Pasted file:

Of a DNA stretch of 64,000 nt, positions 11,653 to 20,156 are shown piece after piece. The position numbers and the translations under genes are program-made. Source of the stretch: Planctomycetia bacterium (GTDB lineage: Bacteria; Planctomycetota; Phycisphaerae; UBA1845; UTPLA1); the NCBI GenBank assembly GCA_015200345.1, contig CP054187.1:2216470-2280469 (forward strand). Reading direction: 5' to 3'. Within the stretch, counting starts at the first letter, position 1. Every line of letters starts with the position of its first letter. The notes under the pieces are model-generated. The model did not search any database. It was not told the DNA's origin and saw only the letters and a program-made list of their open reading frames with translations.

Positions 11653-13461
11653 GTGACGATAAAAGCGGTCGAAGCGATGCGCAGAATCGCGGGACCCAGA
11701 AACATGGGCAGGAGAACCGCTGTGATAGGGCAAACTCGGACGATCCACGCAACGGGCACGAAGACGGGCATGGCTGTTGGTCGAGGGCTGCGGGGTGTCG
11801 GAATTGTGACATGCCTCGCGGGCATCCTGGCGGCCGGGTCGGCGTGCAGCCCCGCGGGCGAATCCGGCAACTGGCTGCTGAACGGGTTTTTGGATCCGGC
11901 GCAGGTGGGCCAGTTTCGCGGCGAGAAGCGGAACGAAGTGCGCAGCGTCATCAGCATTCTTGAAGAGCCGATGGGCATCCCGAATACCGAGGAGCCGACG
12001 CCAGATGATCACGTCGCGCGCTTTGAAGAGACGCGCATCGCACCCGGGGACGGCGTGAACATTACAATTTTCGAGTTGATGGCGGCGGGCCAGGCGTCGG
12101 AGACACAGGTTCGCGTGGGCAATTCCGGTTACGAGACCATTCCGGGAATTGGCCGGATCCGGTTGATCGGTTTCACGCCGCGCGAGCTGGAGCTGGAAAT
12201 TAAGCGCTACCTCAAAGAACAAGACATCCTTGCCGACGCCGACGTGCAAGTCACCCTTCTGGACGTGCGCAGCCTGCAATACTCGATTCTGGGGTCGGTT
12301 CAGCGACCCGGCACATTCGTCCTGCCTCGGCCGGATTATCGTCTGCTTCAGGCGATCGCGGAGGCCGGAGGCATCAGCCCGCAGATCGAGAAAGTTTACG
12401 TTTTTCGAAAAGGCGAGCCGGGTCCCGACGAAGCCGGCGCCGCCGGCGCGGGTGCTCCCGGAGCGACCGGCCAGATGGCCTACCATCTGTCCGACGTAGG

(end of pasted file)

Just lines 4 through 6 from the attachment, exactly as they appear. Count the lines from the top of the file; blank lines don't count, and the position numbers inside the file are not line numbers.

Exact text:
11701 AACATGGGCAGGAGAACCGCTGTGATAGGGCAAACTCGGACGATCCACGCAACGGGCACGAAGACGGGCATGGCTGTTGGTCGAGGGCTGCGGGGTGTCG
11801 GAATTGTGACATGCCTCGCGGGCATCCTGGCGGCCGGGTCGGCGTGCAGCCCCGCGGGCGAATCCGGCAACTGGCTGCTGAACGGGTTTTTGGATCCGGC
11901 GCAGGTGGGCCAGTTTCGCGGCGAGAAGCGGAACGAAGTGCGCAGCGTCATCAGCATTCTTGAAGAGCCGATGGGCATCCCGAATACCGAGGAGCCGACG